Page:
We’re going on decades of tearful TV coming-out stories now. It’s often about the risk or reassurance of telling family (Dawson’s Creek, United States Of Tara, Glee, Shameless, Happy Endings) or the self-acceptance of coming out to love interests (Ellen, Grey’s Anatomy, The Fosters). Telling friends tends to be secondary. Now that we’ve seen a gaggle of TV characters go through the process of discovering who they are and opening up to their loved ones, not just in television fiction but in reality TV and movies, there’s a growing sense that the coming-out story has been told to death. For several years now viewers have been calling for new stories about gay people, not just the trauma dramas of coming out or AIDS. So now we get tweaks to the format, like Josh being dragged out of the closet person by person on Please Like Me or Maura Pfefferman telling her adult children she’s trans on Transparent. Or, more often, we get stories that take place after queer characters have come out (Looking, Orange Is The New Black, Brooklyn Nine-Nine, Empire, How To Get Away With Murder). Or they don’t feel the need to come out at all (Manhattan, Hannibal, Wet Hot American Summer, How To Get Away With Murder). Or they’re Kalinda Sharma.

The result is a welcome expansion of the kinds of stories TV tells about queer people, but as The Middle shows, there’s still power in that basic story of a kid telling his friends he’s gay. Brad’s coming-out episode, “Risky Business,” doesn’t telegraph where it’s headed, but there are some small signs. Sue’s wearing a new necklace with a heart-shaped pendant colored like a rainbow. When she meets Brad, he acts just as awkward as she does, but she’s acting weird because she’s trying to keep a lid on something. So what is he hiding? Sue’s secret is that her roommate keeps demanding solo access to their room in order to hook up with guys, so Sue’s been sleeping in her car. To fight back, Brad pretends to be Sue’s boyfriend so they can get the room for once. Naturally Brad’s hetero pretense is doomed to failure. Even the plot is betraying his secret. He swiftly resigns himself to the truth. “Let’s face it. We played sex chicken and lost.”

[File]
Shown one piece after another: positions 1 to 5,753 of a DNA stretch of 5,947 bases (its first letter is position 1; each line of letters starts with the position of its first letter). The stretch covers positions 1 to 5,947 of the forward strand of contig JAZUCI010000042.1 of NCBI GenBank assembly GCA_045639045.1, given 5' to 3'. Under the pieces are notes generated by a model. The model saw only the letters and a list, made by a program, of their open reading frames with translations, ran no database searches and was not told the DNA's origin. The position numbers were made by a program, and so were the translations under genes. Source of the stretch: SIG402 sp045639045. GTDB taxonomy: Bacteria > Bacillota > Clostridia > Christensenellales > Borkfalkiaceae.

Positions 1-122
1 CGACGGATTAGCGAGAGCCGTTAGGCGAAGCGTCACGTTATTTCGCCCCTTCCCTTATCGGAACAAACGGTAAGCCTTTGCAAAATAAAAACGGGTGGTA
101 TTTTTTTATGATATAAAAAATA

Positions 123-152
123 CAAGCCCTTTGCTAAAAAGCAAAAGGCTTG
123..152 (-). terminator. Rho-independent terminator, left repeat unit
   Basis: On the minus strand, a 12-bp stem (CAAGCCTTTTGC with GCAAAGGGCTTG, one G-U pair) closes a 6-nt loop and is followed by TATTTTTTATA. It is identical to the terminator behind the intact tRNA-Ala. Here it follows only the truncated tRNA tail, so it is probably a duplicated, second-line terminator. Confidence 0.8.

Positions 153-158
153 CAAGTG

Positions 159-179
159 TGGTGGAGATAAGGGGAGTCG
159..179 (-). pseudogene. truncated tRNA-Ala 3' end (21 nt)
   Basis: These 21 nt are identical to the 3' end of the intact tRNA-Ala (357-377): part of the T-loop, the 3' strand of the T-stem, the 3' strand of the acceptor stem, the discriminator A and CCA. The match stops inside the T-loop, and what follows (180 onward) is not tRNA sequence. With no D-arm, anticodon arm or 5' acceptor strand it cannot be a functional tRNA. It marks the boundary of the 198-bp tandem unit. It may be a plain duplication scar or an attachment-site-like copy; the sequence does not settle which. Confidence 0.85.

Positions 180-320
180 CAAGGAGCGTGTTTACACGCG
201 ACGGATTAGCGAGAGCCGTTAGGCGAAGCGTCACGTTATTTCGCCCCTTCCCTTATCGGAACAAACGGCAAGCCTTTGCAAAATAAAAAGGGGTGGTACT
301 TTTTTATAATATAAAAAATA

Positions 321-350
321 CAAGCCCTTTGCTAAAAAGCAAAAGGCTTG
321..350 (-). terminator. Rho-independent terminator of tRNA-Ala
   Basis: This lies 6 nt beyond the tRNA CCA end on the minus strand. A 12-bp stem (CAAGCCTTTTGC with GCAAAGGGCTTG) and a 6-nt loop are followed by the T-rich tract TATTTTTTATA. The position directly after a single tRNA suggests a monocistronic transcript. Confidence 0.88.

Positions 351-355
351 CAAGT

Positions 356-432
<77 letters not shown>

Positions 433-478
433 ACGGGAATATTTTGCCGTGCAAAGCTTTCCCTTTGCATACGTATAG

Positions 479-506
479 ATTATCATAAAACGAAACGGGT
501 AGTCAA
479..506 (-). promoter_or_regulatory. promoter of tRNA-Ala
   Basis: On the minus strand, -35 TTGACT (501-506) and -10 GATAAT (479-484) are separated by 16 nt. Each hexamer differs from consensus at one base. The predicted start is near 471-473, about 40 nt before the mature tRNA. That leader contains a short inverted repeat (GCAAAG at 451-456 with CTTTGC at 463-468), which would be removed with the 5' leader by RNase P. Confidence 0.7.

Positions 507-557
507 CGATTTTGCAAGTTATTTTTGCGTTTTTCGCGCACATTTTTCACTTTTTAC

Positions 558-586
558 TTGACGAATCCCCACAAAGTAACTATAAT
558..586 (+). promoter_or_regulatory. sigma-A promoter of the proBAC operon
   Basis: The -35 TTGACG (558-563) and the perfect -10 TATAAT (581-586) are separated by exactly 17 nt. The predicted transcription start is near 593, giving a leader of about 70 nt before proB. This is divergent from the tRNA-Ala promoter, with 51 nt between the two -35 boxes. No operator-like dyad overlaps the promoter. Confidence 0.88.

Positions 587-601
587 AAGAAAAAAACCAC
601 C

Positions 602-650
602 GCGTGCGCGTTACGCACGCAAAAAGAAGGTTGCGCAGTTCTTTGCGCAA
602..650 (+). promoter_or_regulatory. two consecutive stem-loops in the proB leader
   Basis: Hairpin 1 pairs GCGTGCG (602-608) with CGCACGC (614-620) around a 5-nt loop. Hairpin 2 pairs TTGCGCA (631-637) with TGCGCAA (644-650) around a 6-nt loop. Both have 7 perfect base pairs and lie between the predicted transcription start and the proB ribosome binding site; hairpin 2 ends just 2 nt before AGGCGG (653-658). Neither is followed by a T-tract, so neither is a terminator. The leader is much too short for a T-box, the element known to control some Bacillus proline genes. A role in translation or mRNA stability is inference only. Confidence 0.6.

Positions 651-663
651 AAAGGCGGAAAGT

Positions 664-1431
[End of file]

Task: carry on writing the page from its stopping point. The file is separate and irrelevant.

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That’s how they wind up in Sue’s car, several days’ worth of her outfits on the dash complementing Brad’s rainbow-colored plaid shirt. He apologizes. “It’s all my fault.” Go on. “I haven’t been in a play in months. I’m just not working that muscle. First thing I’m gonna do when I go home is go straight to Pizza Hut and reconnect with my old acting coach.” Sue tells him he was a great boyfriend and an even better friend, and he’s beaming at her. And then something about the privacy, intimacy, and camaraderie in the front seat of Sue’s car persuades Brad to open up. The moment his face drops you feel the butterflies in his stomach. We’d been looking at him from Sue’s angle this whole time, but suddenly we cut to his side. He’s leaning forward, filling the frame, and Sue’s just out of focus. This is his story, and we’re in his head now.

“There’s something I want to tell you,” he says haltingly. He looks back toward her. He tries to say something but nothing comes out. He kind of laughs to himself that he can’t get it out. It’s too real. How many times has Brad tried to come out and found himself unable to? That’s when Sue takes over for her best friend. “Brad,” she says, smiling, “I know.” She offers a big hug and he dives in. When they pull apart, Brad’s smiling wider than ever before. He can’t help himself. He’s irrepressible.

It’s notable that Brad doesn’t actually say the words. When Todd Glass came out on Marc Maron’s WTF podcast in 2012, he kept trying to avoid saying the words. Because they’re difficult and scary and official. But there’s acceptance in saying them out loud and hearing yourself say them. Maybe this is The Middle’s way of putting its own twist on an old standard.

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But what makes The Middle so special is that it uses its specific circumstances to belt the old standards: Frankie crying over the royal wedding, her son winning the high school football game, Sue and a boy she likes bending symmetrically over a trash can to reach each other for a kiss at the Valentine’s dance. The best scene in the entire series is a car ride home from a relative’s funeral, a universal experience that becomes a humorous, heartfelt celebration of her peculiar life, the five Hecks staggered in a classic car shot. That’s what The Middle brings to the coming out story. It sees it as a Rockwell cover. The Middle doesn’t exploit the trauma or even awkward comedy, and it doesn’t even build a very special episode around the event. Instead The Middle frames coming out like trick-or-treating or getting your driver’s license, as a good, old-fashioned ritual of modern American life. It’s been a long time coming, but it was well worth the wait.